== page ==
Plotting Data in R

Base vs. Lattice graphics, examples from “Computing for Data Analysis” Week 3 lectures by Dr. Roger Peng (Johns Hopkins/Coursera) and R datasets:

https://www.coursera.org/course/compdata

Base Graphing

Base parameter documentation, use this:

>?par

Using base graphics plot(), add a title (main=””) and axis labels (xlab=””, ylab=””) like this:

>plot(x,y,main="Eruptions of Old faithful",xlab="eruption time(x)",ylab="waiting time (min)")

R_testgraph
[1] http://stat.ethz.ch/R-manual/R-devel/library/graphics/html/text.html
[2] http://www.dummies.com/how-to/content/how-to-add-titles-and-axis-labels-to-a-plot-in-r.html
[3] http://stackoverflow.com/questions/3453695/adding-text-to-a-plot
[4] http://stackoverflow.com/questions/12121060/adding-text-to-a-plot-axes-without-removing-existing-axes-labels-in-r

You can also use separate title(“”) and text(x,y,””) where the x,y coordinates will specify where on the graph the text will be displayed.

Screenshot from 2013-10-13 10:47:29

Rplot_scatterplotexample_ablinedefault

>abline(fit,lwd=3,col="blue")

Rplot_abline_lwd3_colblue

Fit more than one plot in a graphic with this:

> par(mar=c(2,2,1,1))
> par(mfrow=c(2,2))
> plot(x,y)
> plot(x,z)
> plot(z,x)
> plot(y,x)

Rplot_mfrow2_2

Subset data, then use points() function to sequentially add each subset to the plot and differentiate between the two with different colors, or symbols, etc.

> par(mfrow=c(1,2))
> x<-rnorm(100)
> y<-x+rnorm(100)
> g<-gl(2,50,labels=c("Male","Female"))
> str(g)
 Factor w/ 2 levels "Male","Female": 1 1 1 1 1 1 1 1 1 1 ...
> plot(x,y)
> plot(x,y,type="n")
> points(x[g=="Male"],y[g=="Male"],col="green")
> points(x[g=="Female"],y[g=="Female"],col="blue")

Rplot_points

Labels need to be added and the margins with par(mar=c(a,b,c,d)) need to be adjusted so the plotting graphics are sized more appropriately. But, you get the idea.

See an example of pch point options available in the base graphics plotting function plot():

>example(points)

pch_plotsymbols

Lattice Graphing

The main advantage is in specifying conditional variables after the | allowing you to visualize relationships with a lattice of variables. You will sometimes end up writing separate functions embedded within the function calls so that one long function call will produce one graphic. Whereas base graphing consists of multiple single line function calls to set up and edit the graphic. Lattice Graphics documentation:

> package ? lattice

Insert text here.

> library(lattice)
> library(nlme)
> xyplot(distance~age|Subject,data=Orthodont, type="b")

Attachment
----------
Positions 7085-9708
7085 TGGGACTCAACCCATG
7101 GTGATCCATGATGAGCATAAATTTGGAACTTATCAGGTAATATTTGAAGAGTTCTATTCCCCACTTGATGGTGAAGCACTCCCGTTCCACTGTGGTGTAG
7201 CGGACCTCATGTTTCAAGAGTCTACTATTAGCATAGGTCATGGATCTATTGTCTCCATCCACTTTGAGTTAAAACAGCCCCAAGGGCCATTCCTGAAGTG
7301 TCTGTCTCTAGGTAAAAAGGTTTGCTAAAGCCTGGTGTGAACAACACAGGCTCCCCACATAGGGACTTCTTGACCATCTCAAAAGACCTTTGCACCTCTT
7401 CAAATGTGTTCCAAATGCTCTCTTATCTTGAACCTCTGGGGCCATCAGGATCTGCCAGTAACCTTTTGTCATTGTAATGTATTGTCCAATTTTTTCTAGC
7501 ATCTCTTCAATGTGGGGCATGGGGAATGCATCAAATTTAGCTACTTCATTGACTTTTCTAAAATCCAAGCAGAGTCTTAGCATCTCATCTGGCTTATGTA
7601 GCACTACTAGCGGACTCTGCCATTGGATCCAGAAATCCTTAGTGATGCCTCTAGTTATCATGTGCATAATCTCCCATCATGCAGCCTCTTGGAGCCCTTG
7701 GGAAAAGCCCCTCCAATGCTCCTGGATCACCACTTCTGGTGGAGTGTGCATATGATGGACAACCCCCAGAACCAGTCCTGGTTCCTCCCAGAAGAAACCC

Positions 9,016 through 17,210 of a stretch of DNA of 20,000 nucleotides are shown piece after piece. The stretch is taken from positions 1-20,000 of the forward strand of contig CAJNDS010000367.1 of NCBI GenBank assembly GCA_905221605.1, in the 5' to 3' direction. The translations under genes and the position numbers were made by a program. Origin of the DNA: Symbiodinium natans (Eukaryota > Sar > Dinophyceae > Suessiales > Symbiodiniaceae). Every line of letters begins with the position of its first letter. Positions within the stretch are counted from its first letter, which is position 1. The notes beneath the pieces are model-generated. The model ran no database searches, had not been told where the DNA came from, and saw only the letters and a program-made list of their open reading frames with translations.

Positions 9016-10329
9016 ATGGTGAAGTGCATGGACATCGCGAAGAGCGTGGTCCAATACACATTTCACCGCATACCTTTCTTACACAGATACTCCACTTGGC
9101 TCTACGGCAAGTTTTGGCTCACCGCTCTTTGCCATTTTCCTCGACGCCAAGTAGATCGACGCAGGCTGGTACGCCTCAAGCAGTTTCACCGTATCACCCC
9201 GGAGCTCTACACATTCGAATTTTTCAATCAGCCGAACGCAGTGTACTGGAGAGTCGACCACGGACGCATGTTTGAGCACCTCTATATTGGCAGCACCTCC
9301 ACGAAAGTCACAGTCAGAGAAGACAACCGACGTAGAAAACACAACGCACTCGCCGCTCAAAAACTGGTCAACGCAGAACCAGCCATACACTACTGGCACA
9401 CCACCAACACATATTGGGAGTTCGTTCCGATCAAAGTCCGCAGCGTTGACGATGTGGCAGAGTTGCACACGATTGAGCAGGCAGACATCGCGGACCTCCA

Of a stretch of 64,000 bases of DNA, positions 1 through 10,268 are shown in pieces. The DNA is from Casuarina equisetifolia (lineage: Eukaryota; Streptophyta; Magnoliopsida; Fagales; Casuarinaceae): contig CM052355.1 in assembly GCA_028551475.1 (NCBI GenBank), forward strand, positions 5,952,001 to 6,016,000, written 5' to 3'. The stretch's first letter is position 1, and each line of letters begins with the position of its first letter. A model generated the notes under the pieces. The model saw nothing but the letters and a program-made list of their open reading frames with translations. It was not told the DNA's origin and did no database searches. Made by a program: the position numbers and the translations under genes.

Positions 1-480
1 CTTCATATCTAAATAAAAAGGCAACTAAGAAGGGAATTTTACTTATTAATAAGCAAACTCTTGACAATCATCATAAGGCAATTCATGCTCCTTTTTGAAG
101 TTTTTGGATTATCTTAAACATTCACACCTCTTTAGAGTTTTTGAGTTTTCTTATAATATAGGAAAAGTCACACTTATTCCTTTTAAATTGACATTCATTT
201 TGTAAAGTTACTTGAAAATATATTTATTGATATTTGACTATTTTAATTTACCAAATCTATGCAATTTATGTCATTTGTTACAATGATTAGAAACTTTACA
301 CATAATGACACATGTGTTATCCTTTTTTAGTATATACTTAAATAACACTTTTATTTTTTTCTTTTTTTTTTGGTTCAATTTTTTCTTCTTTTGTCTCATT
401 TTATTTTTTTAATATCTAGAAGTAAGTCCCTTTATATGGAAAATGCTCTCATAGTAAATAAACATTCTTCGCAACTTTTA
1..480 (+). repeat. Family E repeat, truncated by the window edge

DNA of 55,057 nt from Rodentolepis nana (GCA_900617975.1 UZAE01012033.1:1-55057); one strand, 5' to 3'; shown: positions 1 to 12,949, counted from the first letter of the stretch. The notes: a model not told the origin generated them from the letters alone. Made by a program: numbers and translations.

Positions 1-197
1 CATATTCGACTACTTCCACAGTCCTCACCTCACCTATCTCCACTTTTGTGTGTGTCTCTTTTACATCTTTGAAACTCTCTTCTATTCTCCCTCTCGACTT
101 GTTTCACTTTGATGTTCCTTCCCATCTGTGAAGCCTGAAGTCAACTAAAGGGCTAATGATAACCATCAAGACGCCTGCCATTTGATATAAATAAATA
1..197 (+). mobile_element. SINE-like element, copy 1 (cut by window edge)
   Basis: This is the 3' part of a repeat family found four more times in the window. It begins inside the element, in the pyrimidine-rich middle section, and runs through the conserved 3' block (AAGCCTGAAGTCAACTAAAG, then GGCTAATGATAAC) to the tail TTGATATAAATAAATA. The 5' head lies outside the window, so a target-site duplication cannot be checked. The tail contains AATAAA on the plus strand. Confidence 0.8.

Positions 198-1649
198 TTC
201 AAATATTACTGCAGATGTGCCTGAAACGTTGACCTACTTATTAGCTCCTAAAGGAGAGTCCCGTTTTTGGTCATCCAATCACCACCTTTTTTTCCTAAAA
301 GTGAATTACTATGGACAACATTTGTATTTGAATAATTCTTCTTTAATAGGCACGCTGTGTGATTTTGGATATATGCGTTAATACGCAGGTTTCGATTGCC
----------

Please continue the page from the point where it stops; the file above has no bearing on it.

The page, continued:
Rplot_latticeOrthodont_typeb

> data(environmental)
> ?environmental
> head(environmental)
  ozone radiation temperature wind
1    41       190          67  7.4
2    36       118          72  8.0
3    12       149          74 12.6
4    18       313          62 11.5
5    23       299          65  8.6
6    19        99          59 13.8
> xyplot(ozone~radiation,data=environmental)

In the last xyplot() function call, the data=environmental argument after the , tells the function which data structure to go to look up the variables ozone and radiation.
Rplot_lattice_environmentalscatter

> temp.cut<-equal.count(environmental$temperature,4)
> xyplot(ozone~radiation|temp.cut,data=environmental)

Rplot_lattice_environmental_temp.cut

> xyplot(ozone~radiation|temp.cut,data=environmental, layout=c(1,4),as.table=TRUE)

Rplot_lattice_environmental_tempcut_layout1_4

xyplot(ozone~radiation|temp.cut,data=environmental,as.table=TRUE, pch=20
       panel=function(x,y,...){
             panel.xyplot(x,y,...)
             fit<-lm(y~x)
             panel.abline(fit,lwd=2)     
       })

Rplot_lattice_environmental_tempcut_regressionlinefunction

xyplot(ozone~radiation|temp.cut,data=environmental,as.table=TRUE, pch=20,
       panel=function(x,y,...){
             panel.xyplot(x,y,...)
             panel.loess(x,y)
       }, xlab="Solar Radiation",ylab="Ozone (ppb)",
       main="Ozone vs. Solar Radiation")

Rplot_lattice_environmental_tempcut_loessregression_axislabels

> wind.cut<-equal.count(environmental$wind,4)
> xyplot(ozone~radiation|temp.cut*wind.cut,data=environmental,as.table=TRUE, pch=20,
       panel=function(x,y,...){
             panel.xyplot(x,y,...)
             panel.loess(x,y)
       }, xlab="Solar Radiation",ylab="Ozone (ppb)",
       main="Ozone vs. Solar Radiation")

Rplot_lattice_environmental_tempcut_windcut_loessregression_axislabels

> splom(~environmental)

Rplot_splom

More references on plotting in R:

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About Lisa Cohen

PhD student at UC Davis.
This entry was posted in Coursera, R. Bookmark the permalink.

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